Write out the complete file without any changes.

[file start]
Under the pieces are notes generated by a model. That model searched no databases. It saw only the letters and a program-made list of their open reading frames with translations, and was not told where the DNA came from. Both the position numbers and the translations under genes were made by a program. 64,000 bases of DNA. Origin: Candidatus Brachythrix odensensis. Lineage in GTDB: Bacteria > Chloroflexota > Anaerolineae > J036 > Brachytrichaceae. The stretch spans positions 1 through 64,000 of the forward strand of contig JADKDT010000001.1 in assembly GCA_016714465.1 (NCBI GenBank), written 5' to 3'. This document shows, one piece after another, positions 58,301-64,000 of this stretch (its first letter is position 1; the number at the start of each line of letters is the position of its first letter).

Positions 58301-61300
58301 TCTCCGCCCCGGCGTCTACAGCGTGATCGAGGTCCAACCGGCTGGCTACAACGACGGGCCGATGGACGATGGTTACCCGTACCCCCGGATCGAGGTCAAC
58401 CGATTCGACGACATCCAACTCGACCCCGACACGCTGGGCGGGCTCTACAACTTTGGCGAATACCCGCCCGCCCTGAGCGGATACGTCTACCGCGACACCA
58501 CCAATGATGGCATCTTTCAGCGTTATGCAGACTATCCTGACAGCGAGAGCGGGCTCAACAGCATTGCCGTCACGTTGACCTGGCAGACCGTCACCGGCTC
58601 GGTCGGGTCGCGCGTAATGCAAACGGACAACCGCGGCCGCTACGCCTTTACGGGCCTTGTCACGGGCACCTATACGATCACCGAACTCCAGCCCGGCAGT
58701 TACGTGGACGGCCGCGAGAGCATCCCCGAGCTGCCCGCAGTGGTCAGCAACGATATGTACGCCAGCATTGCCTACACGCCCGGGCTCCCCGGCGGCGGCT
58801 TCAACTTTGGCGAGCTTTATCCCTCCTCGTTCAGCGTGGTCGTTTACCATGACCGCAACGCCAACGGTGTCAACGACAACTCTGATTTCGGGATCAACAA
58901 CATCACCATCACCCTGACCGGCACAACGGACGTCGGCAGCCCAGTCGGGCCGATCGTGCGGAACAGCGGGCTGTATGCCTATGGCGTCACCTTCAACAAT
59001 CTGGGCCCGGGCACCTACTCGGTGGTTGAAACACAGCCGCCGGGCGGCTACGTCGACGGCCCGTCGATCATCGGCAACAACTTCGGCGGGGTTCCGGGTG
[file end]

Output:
Under the pieces are notes generated by a model. That model searched no databases. It saw only the letters and a program-made list of their open reading frames with translations, and was not told where the DNA came from. Both the position numbers and the translations under genes were made by a program. 64,000 bases of DNA. Origin: Candidatus Brachythrix odensensis. Lineage in GTDB: Bacteria > Chloroflexota > Anaerolineae > J036 > Brachytrichaceae. The stretch spans positions 1 through 64,000 of the forward strand of contig JADKDT010000001.1 in assembly GCA_016714465.1 (NCBI GenBank), written 5' to 3'. This document shows, one piece after another, positions 58,301-64,000 of this stretch (its first letter is position 1; the number at the start of each line of letters is the position of its first letter).

Positions 58301-61300
58301 TCTCCGCCCCGGCGTCTACAGCGTGATCGAGGTCCAACCGGCTGGCTACAACGACGGGCCGATGGACGATGGTTACCCGTACCCCCGGATCGAGGTCAAC
58401 CGATTCGACGACATCCAACTCGACCCCGACACGCTGGGCGGGCTCTACAACTTTGGCGAATACCCGCCCGCCCTGAGCGGATACGTCTACCGCGACACCA
58501 CCAATGATGGCATCTTTCAGCGTTATGCAGACTATCCTGACAGCGAGAGCGGGCTCAACAGCATTGCCGTCACGTTGACCTGGCAGACCGTCACCGGCTC
58601 GGTCGGGTCGCGCGTAATGCAAACGGACAACCGCGGCCGCTACGCCTTTACGGGCCTTGTCACGGGCACCTATACGATCACCGAACTCCAGCCCGGCAGT
58701 TACGTGGACGGCCGCGAGAGCATCCCCGAGCTGCCCGCAGTGGTCAGCAACGATATGTACGCCAGCATTGCCTACACGCCCGGGCTCCCCGGCGGCGGCT
58801 TCAACTTTGGCGAGCTTTATCCCTCCTCGTTCAGCGTGGTCGTTTACCATGACCGCAACGCCAACGGTGTCAACGACAACTCTGATTTCGGGATCAACAA
58901 CATCACCATCACCCTGACCGGCACAACGGACGTCGGCAGCCCAGTCGGGCCGATCGTGCGGAACAGCGGGCTGTATGCCTATGGCGTCACCTTCAACAAT
59001 CTGGGCCCGGGCACCTACTCGGTGGTTGAAACACAGCCGCCGGGCGGCTACGTCGACGGCCCGTCGATCATCGGCAACAACTTCGGCGGGGTTCCGGGTG